The invention provides a component of a printhead and process for the manufacture thereof. In particular, the invention relates to an improvement in printheads comprising flexible, extendible substrates wherein the resistors and orifices are provided on the same substrate. The flexible substrates offer efficiency and layout advantages compared to printheads wherein the resistor substrate and orifice plate are separate parts. Briefly, flexible substrates provide more space for laying out resistors and conductors, the arrangement has a higher drop ejection efficiency than an arrangement wherein the resistors and orifices are provided on the same substrate, and flexible substrates allow easy alignment of separate sections which are folded into a monolithic assembly.
The invention also provides a method of forming a component of a printhead, comprising the steps of providing a plurality of spaced-apart thermal barriers on a flexible substrate and providing a plurality of thin film resistors on the substrate such that each of the resistors is supported on a respective one of the thermal barriers. The method can further include depositing discrete, spaced-apart islands of a second adhesion layer on the adhesion layer and depositing a third adhesion layer on the thin film resistors and portions of the adhesion layer not covered by the thin film resistors prior to depositing the conductor means.
The present invention can be further understood by reference to the following description and attached drawings which illustrate the preferred embodiments. In the drawings:
FIG. 1 is a cross-sectional view of a portion of a conventional inkjet printhead;
FIGS. 2, 3, and 4 show how a flexible substrate is constructed and bent to form a folded monolithic assembly;
FIGS. 5-8 show how a flexible substrate is bent twice to form a monolithic assembly;
FIG. 9 shows a cross-section of a flexible substrate having a continuous thermal barrier on the flexible substrate; and
FIG. 10 shows a flexible substrate having the island thermal barrier structure of the invention.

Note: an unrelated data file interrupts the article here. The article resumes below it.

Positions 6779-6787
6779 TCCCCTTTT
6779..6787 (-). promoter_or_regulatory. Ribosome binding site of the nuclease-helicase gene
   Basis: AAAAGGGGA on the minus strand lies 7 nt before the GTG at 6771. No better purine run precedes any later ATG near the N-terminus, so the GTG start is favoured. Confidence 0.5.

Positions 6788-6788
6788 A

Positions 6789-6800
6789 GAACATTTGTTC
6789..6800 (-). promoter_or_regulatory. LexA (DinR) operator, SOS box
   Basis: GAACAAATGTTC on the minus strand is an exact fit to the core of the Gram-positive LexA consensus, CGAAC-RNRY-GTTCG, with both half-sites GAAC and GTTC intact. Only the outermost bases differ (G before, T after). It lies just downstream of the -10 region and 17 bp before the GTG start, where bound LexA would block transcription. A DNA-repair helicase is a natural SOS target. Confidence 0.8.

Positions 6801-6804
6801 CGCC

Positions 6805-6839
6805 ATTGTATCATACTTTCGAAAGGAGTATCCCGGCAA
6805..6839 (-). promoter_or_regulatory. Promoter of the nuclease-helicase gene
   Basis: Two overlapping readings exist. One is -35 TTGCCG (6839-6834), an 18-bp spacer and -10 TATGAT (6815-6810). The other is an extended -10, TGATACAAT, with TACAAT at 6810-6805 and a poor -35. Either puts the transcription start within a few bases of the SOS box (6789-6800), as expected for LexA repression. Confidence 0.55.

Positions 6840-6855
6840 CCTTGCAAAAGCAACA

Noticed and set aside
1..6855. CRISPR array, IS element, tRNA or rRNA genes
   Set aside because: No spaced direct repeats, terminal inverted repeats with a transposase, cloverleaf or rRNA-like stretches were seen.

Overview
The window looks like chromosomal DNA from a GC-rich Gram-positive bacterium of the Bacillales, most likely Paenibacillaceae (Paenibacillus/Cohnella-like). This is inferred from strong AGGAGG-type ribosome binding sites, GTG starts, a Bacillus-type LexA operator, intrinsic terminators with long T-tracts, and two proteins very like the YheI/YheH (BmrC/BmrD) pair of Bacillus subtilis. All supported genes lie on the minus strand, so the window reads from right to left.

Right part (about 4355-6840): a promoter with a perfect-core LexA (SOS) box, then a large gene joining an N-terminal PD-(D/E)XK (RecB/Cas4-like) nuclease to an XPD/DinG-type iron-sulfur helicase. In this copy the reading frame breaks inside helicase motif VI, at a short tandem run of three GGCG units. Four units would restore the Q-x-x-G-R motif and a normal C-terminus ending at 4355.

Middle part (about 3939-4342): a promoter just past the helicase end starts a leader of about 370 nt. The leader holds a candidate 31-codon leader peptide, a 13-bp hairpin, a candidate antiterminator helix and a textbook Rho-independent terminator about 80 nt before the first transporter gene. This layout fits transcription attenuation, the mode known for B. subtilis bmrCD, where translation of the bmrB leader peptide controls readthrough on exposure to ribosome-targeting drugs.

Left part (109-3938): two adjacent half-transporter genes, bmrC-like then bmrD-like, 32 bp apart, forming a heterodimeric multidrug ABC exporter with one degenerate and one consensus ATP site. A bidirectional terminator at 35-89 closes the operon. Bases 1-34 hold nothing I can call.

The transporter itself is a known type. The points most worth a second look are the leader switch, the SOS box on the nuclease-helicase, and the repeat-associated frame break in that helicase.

As shown in FIG. 2, a printhead of a thermal inkjet printer includes a flexible substrate 10 having at least one bend means 11 therein such that a first section 12 of the substrate can be bent so as to overlie a second section 13 of the substrate 10, as shown in FIGS. 3 and 4. At least one drop ejection chamber 14 is formed on the surface of the substrate section 13, and at least one ink inlet hole 17 is provided in the first section 12 of the substrate 10 such that the ink inlet hole 17 is in fluid communication with the drop ejection chamber 14 when the two sections 12, 13 overlie each other, as shown in FIG. 4. Furthermore, at least one ink outlet orifice 18 is provided in the second section 13 of the substrate 10 such that the ink outlet orifice 18 is in fluid communication with the drop ejection chamber 14 when the first and second sections overlie each other. In practice, the outlet hole 18 and the inlet orifice 17 are offset.
Compared to conventional printheads, printheads having flexible substrates with the printhead components directly thereon offer a number of advantages. For instance, the flexible substrate can be bent such that one portion of the substrate having one or more components of the printhead overlies another portion of the substrate which has further components of the printhead, thereby providing a unitary structure which is made in a very efficient manner. Furthermore, ink inlet and outlet holes as well as drop ejection chambers can be laser drilled in the flexible substrate. Flexible substrates also offer the possibility of creating large printheads than conventional. The flexible substrate technology also offers the potential for high volume production. In addition, since it is not necessary to use a silicon layer in the flexible substrate technology, there is no need to bond such a silicon layer to the plastic substrate.
As shown in FIGS. 5 and 6, the flexible substrate 10 can include a second bend means 19 therein such that a third section 20 of the substrate 10 overlies at least one of the first and second sections 12, 13, as shown in FIGS. 7 and 8. The exact number of bend means and configuration thereof is adapted to the particular needs of the device being manufactured.
As shown in FIG. 2, thin film conductor lines 21, thin film resistors 22, a thin film common conductor line 23 and a barrier means 24 is provided on the substrate 10. For instance, the resistors 22 and the outlet holes can be fabricated in a substrate 10, with the outlet holes 18 positioned in the longitudinal direction on the opposite side of common conductor line 23 which extends in a transverse direction. This allows the bend means 11 to be fabricated away from the thin film areas.